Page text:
You can see inspiring stories of people giving tribute to healthcare workers, neighbors helping each other, and heartfelt interviews with surprise guests (spoiler alert: Steve Carell) just by watching Some Good News with John Krasinski Ep. 1.

Google’s Tribute to the Healthcare Community

My wife is a nurse, so I’ve noticed that searches on Google for ways to thank healthcare workers have surged worldwide.

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Watch this video, which was created by Google, to see an emotional tribute that recognizes the entire healthcare community and reminds us that one of the best ways to support them is to stay home and help save lives.

Chris Mann’s Parody of “Hello”

Prepare to laugh when you see how former “The Voice” contestant Chris Mann turned Adele’s hit song “Hello” into a parody of the challenges we’re facing during all of this social distancing.

What This Means for Brands

YouTube channels generate a massive amount of content each and every week.

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Almost 44,000 YouTube channels had at least 250,000 subscribers, according to a Pew Research Center analysis published in July 2019.

Collectively, these popular channels uploaded 48,486 hours of content and got more than 14.2 billion individual views a week.

The average video was 12 minutes long and received nearly 60,000 views in the first seven days after it was posted.

And the Channel Factory research also points to a significant opportunity for brands to target positive and uplifting inventory on YouTube that:

  • Is contextually relevant.
  • Reflects the content that viewers say they want to see.

From comedy and cooking to crafting and crunches, YouTube’s surge in traffic goes far beyond topics directly related to the Novel Coronavirus pandemic.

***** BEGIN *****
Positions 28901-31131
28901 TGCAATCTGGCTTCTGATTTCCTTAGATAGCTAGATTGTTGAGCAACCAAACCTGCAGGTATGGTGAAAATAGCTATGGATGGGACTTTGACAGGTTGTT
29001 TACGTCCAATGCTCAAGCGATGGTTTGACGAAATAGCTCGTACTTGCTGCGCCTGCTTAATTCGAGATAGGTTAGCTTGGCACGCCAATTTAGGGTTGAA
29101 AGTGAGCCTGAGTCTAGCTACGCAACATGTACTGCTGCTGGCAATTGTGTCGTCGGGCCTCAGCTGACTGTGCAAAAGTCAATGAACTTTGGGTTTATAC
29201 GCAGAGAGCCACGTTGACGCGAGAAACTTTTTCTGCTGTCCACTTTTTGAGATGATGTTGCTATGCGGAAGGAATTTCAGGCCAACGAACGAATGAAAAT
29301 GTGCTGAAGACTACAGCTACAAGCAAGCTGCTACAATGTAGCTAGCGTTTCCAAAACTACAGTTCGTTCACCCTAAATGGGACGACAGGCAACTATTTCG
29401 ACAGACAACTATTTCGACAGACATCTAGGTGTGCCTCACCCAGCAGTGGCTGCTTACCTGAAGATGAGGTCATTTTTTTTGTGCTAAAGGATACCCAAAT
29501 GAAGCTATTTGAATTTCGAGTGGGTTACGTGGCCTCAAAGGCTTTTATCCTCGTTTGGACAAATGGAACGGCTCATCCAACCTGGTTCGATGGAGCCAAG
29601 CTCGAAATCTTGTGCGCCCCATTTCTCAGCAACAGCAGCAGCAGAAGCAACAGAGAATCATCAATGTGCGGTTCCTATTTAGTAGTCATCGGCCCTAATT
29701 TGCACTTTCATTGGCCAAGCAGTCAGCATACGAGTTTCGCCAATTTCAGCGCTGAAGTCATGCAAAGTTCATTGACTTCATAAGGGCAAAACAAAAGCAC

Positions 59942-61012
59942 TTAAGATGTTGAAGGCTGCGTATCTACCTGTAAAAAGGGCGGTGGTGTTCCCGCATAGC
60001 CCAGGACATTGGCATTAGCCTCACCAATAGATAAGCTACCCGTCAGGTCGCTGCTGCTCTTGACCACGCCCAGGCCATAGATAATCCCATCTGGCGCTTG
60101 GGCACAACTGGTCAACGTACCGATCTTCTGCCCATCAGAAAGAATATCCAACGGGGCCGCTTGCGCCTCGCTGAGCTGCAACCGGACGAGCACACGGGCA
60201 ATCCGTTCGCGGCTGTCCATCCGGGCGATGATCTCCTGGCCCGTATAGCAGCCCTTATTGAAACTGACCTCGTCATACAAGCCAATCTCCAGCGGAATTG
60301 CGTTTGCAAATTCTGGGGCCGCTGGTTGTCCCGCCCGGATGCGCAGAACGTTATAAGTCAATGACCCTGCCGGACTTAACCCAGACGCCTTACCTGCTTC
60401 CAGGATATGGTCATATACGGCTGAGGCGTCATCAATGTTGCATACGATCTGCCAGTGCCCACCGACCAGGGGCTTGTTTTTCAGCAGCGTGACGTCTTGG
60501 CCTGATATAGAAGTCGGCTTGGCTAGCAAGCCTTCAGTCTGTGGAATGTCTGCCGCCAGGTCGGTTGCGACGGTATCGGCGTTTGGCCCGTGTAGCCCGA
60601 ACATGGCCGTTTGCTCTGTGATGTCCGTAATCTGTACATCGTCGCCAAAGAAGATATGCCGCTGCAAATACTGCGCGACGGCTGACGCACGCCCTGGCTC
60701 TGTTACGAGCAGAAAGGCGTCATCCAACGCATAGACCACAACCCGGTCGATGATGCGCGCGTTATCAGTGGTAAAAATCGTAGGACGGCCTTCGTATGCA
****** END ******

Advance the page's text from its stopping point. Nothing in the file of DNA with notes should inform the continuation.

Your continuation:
When asked specifically about YouTube advertising, survey respondents were positive about the role advertising plays on the site:

  • More than 70% of respondents said they want ads that both boost and align with their mood.
  • 29% of participants said they expect ads to be relevant to the content that they’re watching.
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Chen added:

“So often, a brand uses a sledgehammer approach to media buying when there is negative news. But as this data shows, YouTube offers a huge variety of different uplifting topics that could be extremely well suited to a brands’ message. Rather than simply say ‘no UGC’ or ‘no news,’ a brand should think about a more tailored approach that picks out the highly valuable pockets of content among broader categories that they might typically not focus on.”

For example, YouTube’s own channel (yes, there’s a YouTube channel on the YouTube platform) now features 20 playlists and sections of the most popular Stay Home #WithME categories, including:

  • Jam With Me: “Can’t make it to the show? We’ll bring the show to you. Check out this week in music livestreams and be the living room audience for some up-close-and-personal performances.”
  • Bake With Me: “Take your #stressbaking to the next level with these bread, cookie, and cake recipes.”
  • Meditate With Me: “Relax, clear your mind, and take a guided meditation with these creators.”
  • Workout With Me: “Turn your home into your personal gym with these exercises that require just a pair of dumbbells or no equipment at all.”
  • Cook With Me: “Join creators in their kitchens to chop, sauté, and cook up a feast with these videos made to accompany you during your own meal prep.”
  • Game With Me: “Whether you’re into Animal Crossing or Apex Legends, pick your game of choice and start playing with these creators.”
  • Hang Out With Me: “From group chats to bath tub monologues, unwind at home and have a laugh with these entertainers.”
  • Get Ready With Me (to Go Nowhere): “Take advantage of your time at home to try out new looks with these creators as your guides.”